Welcome to the second part of what will become a 10-part series of articles on vintage G1 (Generation 1) Transformers by MB (Milton Bradley). In the first part we learned about the history of the Milton Bradley company, how it was established in the 19th century and how it was taken over by Hasbro in 1984. This second part will focus on the pre-Transformers era in Europe.
“Daddy…, Where Do Transformers Come From??”
As most serious Transformers collectors will know, the actual toys that most of the early G1 Transformers were based on were not new to this world when Hasbro launched its Transformers line in the US in 1984. The name “Transformers” was new, as were all the character backgrounds and the Transformers mythos, but some of the toys themselves had previously been released as far back as 1981 in Japan by a toy company called Takara. Most of these transformable robots were released under the name Diaclone and Microman.
Takara promotional photo of Diaclone Car Robot line (1983)
Hasbro saw these toys on a Japanese toy fair in 1983 and bought a license from Takara to sell them exclusively in the US for the next year. The Diaclone and Microman toys didn’t really have any extensive background story that was supported by comics or a cartoon. They were just transforming robots with little drivers or pilots who controlled them. The back story according to the toy catalogs that were included with the toys spoke of the Diaclones battling the evil Waruder empire, an alien insect like race bent on conquering the Earth.
Hasbro’s genius was that they decided to unite these two lines into one line and give the line an extensive background story, while introducing the robots as sentient beings who all had different characters! To accomplish this Hasbro called their good friends at Marvel Comics, who then proceded to create all the names and character bios for all the robots of the first year (and many years to come). The robots were divided into Autobots and Decepticons and were given names that would become very familiar to a whole generation of kids in the 1980′s. So succesful was the Transformers formula, that Hasbro ended up selling the concept of the Transformers back to the Japanese! Takara got a license from Hasbro so they could sell their own toys in Japan under the Transformers brand! And guess, what? It became a smash hit there as well. Takara sold more toys than they did in years before under the old Diaclone and Microman line!
“Europe in 1984″
While Hasbro introduced their Transformers in 1984 in the US, several European countries got access to a lot of these same toys, albeit directly under license from Takara and under the name Diaclone. Let’s have a look at the situation in Europe in 1984.
(pre-)Transformers in Europe in 1984
As you can see from the map of Europe above (click on the map for a larger version) there were four companies active in 1984 in Europe selling (pre-)Transformers: In green we have Hasbro UK selling Transformers branded… erm… Transformers in the UK, in yellow we have GiG selling Diaclone transformers in Italy. In blue we see Takara selling Diaclone themselves in Finland and in orange we see that Joustra has got the biggest part of Europe covered with France, West Germany and the Benelux countries. These are generally accepted as the first occurrences of (pre-)Transformers available for sale in Europe. Let’s look at these four operations one by one.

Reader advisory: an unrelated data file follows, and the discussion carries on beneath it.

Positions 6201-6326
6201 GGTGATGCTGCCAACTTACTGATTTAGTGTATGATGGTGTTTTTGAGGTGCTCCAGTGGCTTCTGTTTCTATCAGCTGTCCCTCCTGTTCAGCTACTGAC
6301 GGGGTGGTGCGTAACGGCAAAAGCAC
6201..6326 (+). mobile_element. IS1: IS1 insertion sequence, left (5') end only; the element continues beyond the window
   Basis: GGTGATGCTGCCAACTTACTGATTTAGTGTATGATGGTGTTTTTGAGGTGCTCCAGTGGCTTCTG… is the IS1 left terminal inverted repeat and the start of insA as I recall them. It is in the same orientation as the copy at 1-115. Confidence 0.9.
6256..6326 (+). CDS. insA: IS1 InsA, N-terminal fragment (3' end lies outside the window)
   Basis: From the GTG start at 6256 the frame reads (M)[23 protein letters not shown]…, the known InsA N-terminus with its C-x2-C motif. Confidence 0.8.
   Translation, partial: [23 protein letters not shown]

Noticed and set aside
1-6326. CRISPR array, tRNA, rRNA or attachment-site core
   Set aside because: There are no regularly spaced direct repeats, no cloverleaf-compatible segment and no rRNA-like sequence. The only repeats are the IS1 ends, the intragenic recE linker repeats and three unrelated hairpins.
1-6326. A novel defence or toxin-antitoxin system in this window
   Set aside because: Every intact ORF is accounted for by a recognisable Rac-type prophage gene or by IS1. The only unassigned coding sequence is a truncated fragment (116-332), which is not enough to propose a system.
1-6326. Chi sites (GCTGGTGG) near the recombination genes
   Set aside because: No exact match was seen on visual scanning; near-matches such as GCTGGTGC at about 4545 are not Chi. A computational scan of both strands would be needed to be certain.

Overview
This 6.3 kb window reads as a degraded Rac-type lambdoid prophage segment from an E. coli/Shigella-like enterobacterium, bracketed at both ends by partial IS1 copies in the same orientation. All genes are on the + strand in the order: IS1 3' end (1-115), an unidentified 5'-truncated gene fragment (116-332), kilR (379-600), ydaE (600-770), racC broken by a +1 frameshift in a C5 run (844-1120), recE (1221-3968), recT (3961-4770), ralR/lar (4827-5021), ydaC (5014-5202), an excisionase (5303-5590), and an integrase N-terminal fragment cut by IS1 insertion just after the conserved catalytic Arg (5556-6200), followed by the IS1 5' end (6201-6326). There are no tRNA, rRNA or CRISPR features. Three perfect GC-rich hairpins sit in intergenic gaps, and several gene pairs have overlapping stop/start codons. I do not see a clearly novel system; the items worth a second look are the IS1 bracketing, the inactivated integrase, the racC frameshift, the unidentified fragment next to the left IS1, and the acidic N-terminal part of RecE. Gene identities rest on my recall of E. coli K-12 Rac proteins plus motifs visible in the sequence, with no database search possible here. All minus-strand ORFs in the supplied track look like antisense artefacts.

Of particular interest is that Hasbro was already active in the UK in 1984 selling Transformers, through their Hasbro UK subsidiary. The operation was limited to the UK only, because up until that time that’s the only presence Hasbro had in Europe. The 1984 output of the UK line was severely limited to say the least. The UK saw most of the series 1 Autobots, but the Decepticons were limited to just Soundwave and his cassettes and the Decepticon seeker jets. Megatron wasn’t even part of the introductory line up!
The complete 1984 UK line up. All of it..
Still very little is known about this first year of Transformers in the UK. Why was the line up so limited and what did the packaging look like? Did the UK simply get Transformers from the US? Fact is that the line was supported by a Marvel UK comic, which launched with a cover date of September 1984, so it would be a reasonably safe assumption that was approximately the time when the toyline was introduced in the UK.
Transformers #1 (Marvel UK)
“GiG pulls a fast one”
In Italy well known toy manufacturer GiG had a licensing deal with Takara to sell Diaclone toys in their territory. GiG released most of the Diaclone toys with very minor alterations to the original Japanese packaging, but they added the word “Trasformer” (sic) to the packaging. This was quite brilliant, because they could use this trademark without paying Hasbro for the undoubtedly way more expensive official Transformers license and still ride the Transformers mania wave that was about to hit Europe. “Trasformer” is not a spelling mistake, by the way, because the Italian verb for “transforming” is “trasformare”, without the “n”. This means they were not violating any trademarks either, because it was different from “Transformers”.